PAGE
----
Malthus: Food, Land, People

20 June 2016 - 21 June 2016

CRASSH (SG1&2) and Jesus College

To book a place please use the online registration link on this page. The standard fee is £50 and £25.00 (students). This includes lunches/teas and coffees.

Convenors

Alison Bashford (University of Cambridge)
Shailaja Fennell (University of Cambridge)
Duncan Kelly (University of Cambridge)
David Nally (University of Cambridge)

Summary

Malthus: Food, Land, People is a two-day conference taking place at CRASSH and Jesus College, Cambridge.  A dinner will be held at Jesus College on Sunday 19 June 2016 to launch the conference and to welcome speakers and delegates to Cambridge.

2016 is the 250th anniversary of the birth of Thomas Robert Malthus (1766–1834), author of the most famous book on population ever written. Since its original publication in 1798, the Essay on the Principle of Population has never been out of print, nor has it been out of public discussion. This is not just because of Malthus’s thesis, but because the substance of his work touches so many critical issues in the human and natural sciences: good and bad government; equality and inequality; food and agriculture; demographies and human behavior; sex and gender; land and property; development trajectories and economic predictions, histories and futures.

This interdisciplinary conference will be the most substantial reassessment of Malthus, his ideas, and his global significance for several generations. Historians, economists, literary scholars, political theorists, geographers, demographers, and philosophers will share their views on Malthus and Malthusianism in and for his own centuries, and for ours, a century defined by accelerating public debate on environment, population, and food security. We aim to escape (although perhaps, if beneficial, to analyse) the bifurcated pro- and anti-Malthusian stances that have accumulated since 1798. We will ask different questions of Malthus and his famous text: What is the long history of development here? Was gender a key element for Malthus, and if so, what do the major changes in cultures of gender and sex mean for his thesis? How did and does the extra-European world figure? What philosophy of limits has governed changing assessment of Malthus? Does Malthus help us think through the connection between economy and ecology? How have and will different demographic structures in the past and present been mapped onto types of food production and patterns of rural development? What has the foregrounding of "climate" in recent years done to the principle of population?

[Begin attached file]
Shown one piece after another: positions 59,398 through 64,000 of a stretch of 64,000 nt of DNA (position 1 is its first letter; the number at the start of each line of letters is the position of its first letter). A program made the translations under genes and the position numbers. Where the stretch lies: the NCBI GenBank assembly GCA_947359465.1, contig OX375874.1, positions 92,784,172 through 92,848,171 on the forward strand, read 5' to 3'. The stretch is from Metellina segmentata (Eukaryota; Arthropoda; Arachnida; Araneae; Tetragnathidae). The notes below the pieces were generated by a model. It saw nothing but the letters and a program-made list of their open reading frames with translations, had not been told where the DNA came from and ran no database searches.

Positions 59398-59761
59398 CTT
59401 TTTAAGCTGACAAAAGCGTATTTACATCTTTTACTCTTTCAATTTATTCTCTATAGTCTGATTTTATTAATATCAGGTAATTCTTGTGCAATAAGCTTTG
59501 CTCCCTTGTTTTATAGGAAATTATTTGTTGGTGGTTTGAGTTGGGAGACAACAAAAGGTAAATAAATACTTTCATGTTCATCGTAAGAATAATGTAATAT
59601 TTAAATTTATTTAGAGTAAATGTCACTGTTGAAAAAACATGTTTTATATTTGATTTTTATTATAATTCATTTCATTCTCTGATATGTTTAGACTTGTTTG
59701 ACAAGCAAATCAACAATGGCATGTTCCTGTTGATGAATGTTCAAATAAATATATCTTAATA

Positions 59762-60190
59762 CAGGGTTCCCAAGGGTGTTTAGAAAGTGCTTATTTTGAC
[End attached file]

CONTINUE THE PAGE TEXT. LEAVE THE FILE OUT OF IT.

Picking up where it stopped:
Sponsors

       

Supported by the Centre for Research in the Arts, Social Sciences and Humanities (CRASSH) and Jesus College at the University of Cambridge, the Economic History Society and the Department of Geography, University of Cambridge.

Accommodation has been reserved at Jesus College for conference delegates, Cambridge – please click the registration button for further information.

 

Administrative assistance: conferences@crassh.cam.ac.uk

Sunday 19 June

From 2pm

Check in for guests at Porter's Lodge, Jesus College, Cambridge

6 - 7pm

Exhibition of Malthus's books and manuscripts

Quincentenary Library
Jesus College

7pm

Drinks Reception, Jesus College

Formal Dinner, Hall, Jesus College

Monday 20 June

8.30 - 9.00am

Registration and coffee

CRASSH, Alison Richard Building, Sidgwick Site

9.15am

Welcome

9.30 - 11am

Re-reading the Principle of Population

Chair: Peter Garnsey

 

Joyce Chaplin (Harvard)

T.R. Malthus’s Essay in new worlds: a reception history